The mansion was in shambles now, but I could almost picture it in its prime. Pablo Escobar and his crew, money and drugs on the tables, smoke mixed with music wafting through the air. Maybe I’ve just watched too much of Narcos, but I could all but see this vision in front of me as I walked through Pablo Escobar’s mansion in Guatapé.
Guatapé was a surprising hidden gem for me in Colombia and one of the most beautiful and fun places I visited in Colombia. A two hour bus ride from Medellín, Guatapé is known for El Peñol, a giant monolithic rock that basically looks like it fell out of the sky, and the stunning view of the manmade lake and small islands surrounding El Peñol that I admired after climbing the 740 steps to the top of the rock. I must have come at the right time, because the streets were filled with stands of delicious street food and the town was buzzing with excitement and life.
One more thing; Guatapé is also known to be the location of one of Pablo Escobar’s many mansions. Aside from visiting the mansion on a tour, I had no idea that playing paintball in Pablo Escobar’s mansion in Guatapé was even an option. When I heard about it at my hostel in Medellín, I jumped right on that opportunity. Who wouldn’t? Playing “cops and robbers” was fun as a kid, but playing “cartel vs. cartel” in a real drug lord’s house as an adult? Yup, I was so in.
It’s only fitting that the skies were gray and overcast with foreboding clouds when I visited La Manuela, the mansion that Pablo Escobar only visited a handful of times while it took 300 people to build it in five years. As I carefully stepped over debris and walked through the mansion, I could imagine the absolute chaos that ensued after the Cali cartel bombed Escobar’s mansion in 1992 and the police subsequently raided the place. The double walls ripped apart by the bombs, exposing the money and cocaine hidden within that were quickly seized, leaving nothing but Escobar’s broken dreams in a broken house.
The pool that was once likely filled with crystal blue water where one can assume beautiful women once swam now was partially filled with green, swampy water that I certainly would not want to take a dip in. The mansion’s pillars and courtyards were overgrown with greenery.
If you ask me, the mansion was still beautiful in ruins.
Our guide walked us through the property and showed us Escobar’s house and children’s rooms, the driveway built for his motorcycles, the house for his friends, the stables, the tennis court and soccer field – you name it, Escobar had it on the grounds of this mansion. He even had trees native to Australia, Canada, and Japan on the grounds.
The guide showed us all of the clever places in the house where there once were double walls in which the money and dugs were hidden. He told us about how Escobar committed suicide; this is contrary to what I’ve read in my research about his final days, but our guide stuck by his statement.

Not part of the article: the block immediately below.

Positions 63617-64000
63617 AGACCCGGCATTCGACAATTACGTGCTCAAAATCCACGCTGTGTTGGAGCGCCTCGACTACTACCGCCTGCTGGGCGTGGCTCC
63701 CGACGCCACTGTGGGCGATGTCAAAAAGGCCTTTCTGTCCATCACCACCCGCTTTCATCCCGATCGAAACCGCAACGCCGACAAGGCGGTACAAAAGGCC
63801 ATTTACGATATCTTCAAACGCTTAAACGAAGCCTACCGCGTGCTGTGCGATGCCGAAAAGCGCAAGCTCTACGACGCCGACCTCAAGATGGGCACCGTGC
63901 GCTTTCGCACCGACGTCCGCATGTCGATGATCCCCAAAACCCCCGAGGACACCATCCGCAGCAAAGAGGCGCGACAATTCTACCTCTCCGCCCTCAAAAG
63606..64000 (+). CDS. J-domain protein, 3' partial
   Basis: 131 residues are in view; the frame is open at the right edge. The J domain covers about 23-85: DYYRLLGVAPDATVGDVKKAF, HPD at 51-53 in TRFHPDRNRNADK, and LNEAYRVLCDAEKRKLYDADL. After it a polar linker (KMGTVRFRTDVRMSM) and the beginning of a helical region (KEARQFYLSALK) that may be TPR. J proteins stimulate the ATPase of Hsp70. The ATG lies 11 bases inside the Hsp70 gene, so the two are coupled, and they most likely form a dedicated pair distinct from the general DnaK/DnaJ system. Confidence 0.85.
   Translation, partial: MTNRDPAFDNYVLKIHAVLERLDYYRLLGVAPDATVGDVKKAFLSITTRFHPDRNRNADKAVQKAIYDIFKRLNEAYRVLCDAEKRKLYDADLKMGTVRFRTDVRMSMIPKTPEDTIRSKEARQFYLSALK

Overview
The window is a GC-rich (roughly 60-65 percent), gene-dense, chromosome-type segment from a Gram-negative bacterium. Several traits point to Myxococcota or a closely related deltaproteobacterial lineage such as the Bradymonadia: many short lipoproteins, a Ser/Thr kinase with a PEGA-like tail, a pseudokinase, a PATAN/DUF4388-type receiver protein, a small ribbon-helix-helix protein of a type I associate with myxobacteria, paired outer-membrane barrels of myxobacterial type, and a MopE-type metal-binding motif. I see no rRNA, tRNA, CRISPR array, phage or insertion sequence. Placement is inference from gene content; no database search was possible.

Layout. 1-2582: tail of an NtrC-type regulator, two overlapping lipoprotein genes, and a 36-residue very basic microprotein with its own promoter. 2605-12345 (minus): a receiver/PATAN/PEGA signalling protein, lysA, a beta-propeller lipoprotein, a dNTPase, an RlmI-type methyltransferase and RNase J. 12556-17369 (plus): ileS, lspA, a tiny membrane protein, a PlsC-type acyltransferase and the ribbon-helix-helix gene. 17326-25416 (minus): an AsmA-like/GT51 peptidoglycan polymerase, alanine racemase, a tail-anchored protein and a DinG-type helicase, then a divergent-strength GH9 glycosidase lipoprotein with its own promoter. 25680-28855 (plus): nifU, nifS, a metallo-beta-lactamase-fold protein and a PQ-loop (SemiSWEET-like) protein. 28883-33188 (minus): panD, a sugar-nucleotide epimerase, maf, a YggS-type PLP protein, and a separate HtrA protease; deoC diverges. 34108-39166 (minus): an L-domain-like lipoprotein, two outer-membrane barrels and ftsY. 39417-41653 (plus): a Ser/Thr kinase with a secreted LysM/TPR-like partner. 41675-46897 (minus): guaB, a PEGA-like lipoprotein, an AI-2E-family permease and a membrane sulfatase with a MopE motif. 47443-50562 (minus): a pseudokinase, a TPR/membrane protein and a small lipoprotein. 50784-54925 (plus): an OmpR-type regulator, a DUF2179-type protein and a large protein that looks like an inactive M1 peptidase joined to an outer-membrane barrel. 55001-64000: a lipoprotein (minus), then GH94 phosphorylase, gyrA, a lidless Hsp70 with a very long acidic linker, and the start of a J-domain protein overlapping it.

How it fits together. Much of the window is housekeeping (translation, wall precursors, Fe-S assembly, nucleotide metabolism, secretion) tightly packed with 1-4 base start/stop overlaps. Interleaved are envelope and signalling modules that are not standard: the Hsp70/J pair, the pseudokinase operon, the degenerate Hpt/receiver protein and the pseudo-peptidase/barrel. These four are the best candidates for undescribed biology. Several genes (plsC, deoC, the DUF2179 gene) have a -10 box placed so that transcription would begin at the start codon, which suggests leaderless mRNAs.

The tour was informative and eye opening, but the real fun came when it was time to play paintball. We split into two teams and donned our body suits, masks, and paintball guns in the area that was once the part of the house called the discoteca.
Having never touched any sort of gun aside from a Nerf gun or Super Soaker in my life, the paintball gun was much heavier than I expected it to be. One of the three girls in the entire group and one of the few with zero experience playing paintball, I was nervous. I want to be treated like one of the guys; but they’re not going to really shoot me, right? Ok, yes they definitely will shoot me, who am I kidding? So how much is this going to hurt?
The game was simple; our team was in Escobar’s friends’ house while the opposing team was in the yard and stables and we had to capture the flag in the middle of the yard. As soon as the game started, I realized my tactic was also quite simple: don’t get shot.
I’m not exactly the subtle, stealthy type. As soon as I peeked out from behind a pallet in the corner of the room and tried to shoot, my fire was received with fire. It didn’t take long for me to get hit in the hand, the only place I was really exposed. I should have seen that one coming, though I could barely see through my goggles anyway.
When we switched sides and our team was in the field, I felt especially vulnerable. I climbed up and down dirt mounds in the stable, hid and tried to shoot off a few rounds before someone saw my feet through a hole in the stables that I missed and shot me – and I thought I was being so sneaky!
After a few rounds of capture the flag, we played a game in which one member of our team was Pablo Escobar and our job was to protect him from the Cali cartel and then our teams would switch. I could barely protect myself, let alone the pseudo-Escobar on my team, but I tried my best. Let’s just say I’m not really cut out for the cartel life.
As the game went on, I didn’t want to keep hiding, I wanted to actually get someone out! As hard as I tried, my attempts were futile and I ended up just looking like an awkward blue target instead of a sly cartel member. The damage? A few shots to my arm, but nothing in comparison to the dried blood and circular welts on the bodies of my male friends on both teams.
Visiting Pablo Escobar’s mansion in Guatapé was undoubtedly one of the most interesting and coolest activities I experienced in Colombia. It’s not every day that you get to walk through history, see it raw before your very own eyes, and then get to play paintball in it.